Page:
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Salesforce Commits to Closing Gender Pay Gap … to the Tune of $3M

Earlier this year, Salesforce CEO Marc Benioff told The Huffington Post that he would examine the pay of all 16,000 employees at the cloud computing company, with the ultimate goal of eradicating the gender pay gap at the organization. He anticipated that the process would take a few years. Last week, while addressing the Fortune Global Forum, Benioff announced that his company had closed the gap, at least as far as role-to-role parity is concerned, in just six months. Estimated cost? $3 million dollars.

Earlier this year, Salesforce CEO Marc Benioff told The Huffington Post that he would examine the pay of all 16,000 employees at the cloud computing company, with the ultimate goal of eradicating the gender pay gap at the organization. He anticipated that the process would take a few years. Last week, while addressing the Fortune Global Forum, Benioff announced that his company had closed the gap, at least as far as role-to-role parity is concerned, in just six months. Estimated cost? $3 million dollars.

marc benioff

(Photo Credit: TechCrunch/Flickr)

“We can say we pay women the same that we pay men — we looked at every single salary,” said Benioff.

Do You Know What You're Worth?

Fortune reports Salesforce will reveal the details of its salary assessment process in February. In the meantime, a spokesperson declined their request to discuss Benioff’s announcement in detail.

Salesforce’s willingness to cough up millions of dollars in cash to concretely address the gender pay gap is rare, if not unique, in today’s marketplace. In fact, many companies seem to prefer to keep workers in the dark about how their pay stacks up.

While outright demanding that workers keep mum about their salaries is often a violation of the National Labor Relations Act (yes, really!), companies get away with subtly discouraging their employers from discussing dollars and cents with their colleagues. As a result, any pay disparities go unnoticed – and unremedied.

“Pay is the third rail,” Benioff said in his interview with The Huffington Post.

Why Are Women Still Paid Less Than Men?

Lack of salary transparency is only one of many factors that go into keeping men and women’s pay inequitable. PayScale’s latest report, Inside the Gender Pay Gap, isolates a few of these factors, including:

1. “Choice” of Job: Men tend to dominate industries and occupations that earn more, while women dominate those that earn less. There are more male executives and more female administrative assistants, for example.

2. The Higher Women Go, the Less They Earn Compared to Men: And speaking of executives, even when women climb the corporate ladder to the very top, they earn less than men in similar positions. The gender pay gap increases as you go up the org chart.

3. The Marriage Penalty: Who prioritizes life over work? If you said women, you’re wrong. In PayScale’s survey, men reported prioritizing home and family over work more often than women. (Fifty-two percent of men said they prioritize home/family over work at least 1-2 times per month vs. 46 percent of women.) Despite this, married working mothers have the largest pay gap compared with married working fathers. Why? In part, because of…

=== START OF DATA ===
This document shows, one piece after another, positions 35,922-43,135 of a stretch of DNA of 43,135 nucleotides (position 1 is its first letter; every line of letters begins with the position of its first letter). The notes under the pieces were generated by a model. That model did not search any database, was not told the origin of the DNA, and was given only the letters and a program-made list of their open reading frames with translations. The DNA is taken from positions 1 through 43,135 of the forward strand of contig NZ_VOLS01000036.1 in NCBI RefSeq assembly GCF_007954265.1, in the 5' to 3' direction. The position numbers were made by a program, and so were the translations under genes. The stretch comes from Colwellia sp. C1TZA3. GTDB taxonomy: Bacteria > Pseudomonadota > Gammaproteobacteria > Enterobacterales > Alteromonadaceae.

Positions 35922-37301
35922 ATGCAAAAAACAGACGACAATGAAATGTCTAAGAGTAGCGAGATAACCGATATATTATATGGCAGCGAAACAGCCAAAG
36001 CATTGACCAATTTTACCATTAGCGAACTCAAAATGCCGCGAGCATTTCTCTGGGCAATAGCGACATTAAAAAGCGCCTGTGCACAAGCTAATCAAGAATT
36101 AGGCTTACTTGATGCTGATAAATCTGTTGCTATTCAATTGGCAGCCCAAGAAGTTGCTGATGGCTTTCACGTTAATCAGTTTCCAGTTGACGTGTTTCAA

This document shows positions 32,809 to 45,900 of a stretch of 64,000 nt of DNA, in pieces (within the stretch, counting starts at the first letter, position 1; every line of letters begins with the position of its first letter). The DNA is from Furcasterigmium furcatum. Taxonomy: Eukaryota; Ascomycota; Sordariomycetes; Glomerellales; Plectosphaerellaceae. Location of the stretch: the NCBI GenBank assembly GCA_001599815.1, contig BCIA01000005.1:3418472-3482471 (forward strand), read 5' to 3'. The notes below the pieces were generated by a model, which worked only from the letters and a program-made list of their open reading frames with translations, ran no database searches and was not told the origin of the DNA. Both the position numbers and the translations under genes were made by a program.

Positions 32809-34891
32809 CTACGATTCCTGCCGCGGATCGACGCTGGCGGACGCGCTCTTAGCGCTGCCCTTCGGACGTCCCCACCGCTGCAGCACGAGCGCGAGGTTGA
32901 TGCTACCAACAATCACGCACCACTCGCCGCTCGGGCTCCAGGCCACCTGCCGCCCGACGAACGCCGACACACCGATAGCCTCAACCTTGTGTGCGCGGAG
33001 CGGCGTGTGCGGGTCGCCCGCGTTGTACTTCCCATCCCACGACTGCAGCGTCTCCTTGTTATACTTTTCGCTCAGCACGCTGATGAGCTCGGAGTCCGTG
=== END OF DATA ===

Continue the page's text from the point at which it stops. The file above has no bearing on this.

4. Unconscious Bias: Companies with large gender pay gaps aren’t necessarily run by ogres who are eager to make a buck off of oppressing women. All people act on biases that they’re unaware of having, and those who determine compensation and hire employees are no different. In order to correct the problem of inequitable pay, we all must become aware of our unconscious bias.

A Future Without a Gender Pay Gap

 

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If we look at the chart above and examine the uncontrolled gender pay gap – that is, the view of the data that doesn’t account for differences in occupation, education, location, and hours worked – we see a gender pay gap of 25.6 percent, or 74 cents on the dollar. Click the button to refine the view to controlled data, and all of a sudden we have a much smaller gap of 2.7 percent, or 97 cents on the dollar.

To close the gender pay gap once and for all, we’ll have to attack the problem on multiple fronts, encouraging women to pursue higher-paying occupations, such as STEM jobs, addressing the problem of affordable child care so that women can continue to prioritize their work, and confronting unconscious bias that allows decision-makers to underpay female employees, often without even knowing it.

In solving that piece of the puzzle, Salesforce’s decision is more important than just one company’s choice to do right by their employees. When they reveal their findings in February, we’ll all learn something about how pay inequities come to exist, and how we can even the playing field.

Tell Us What You Think

How would you solve the gender pay gap? We want to hear from you! Leave a comment or join the discussion on Twitter.

Jen Hubley Luckwaldt
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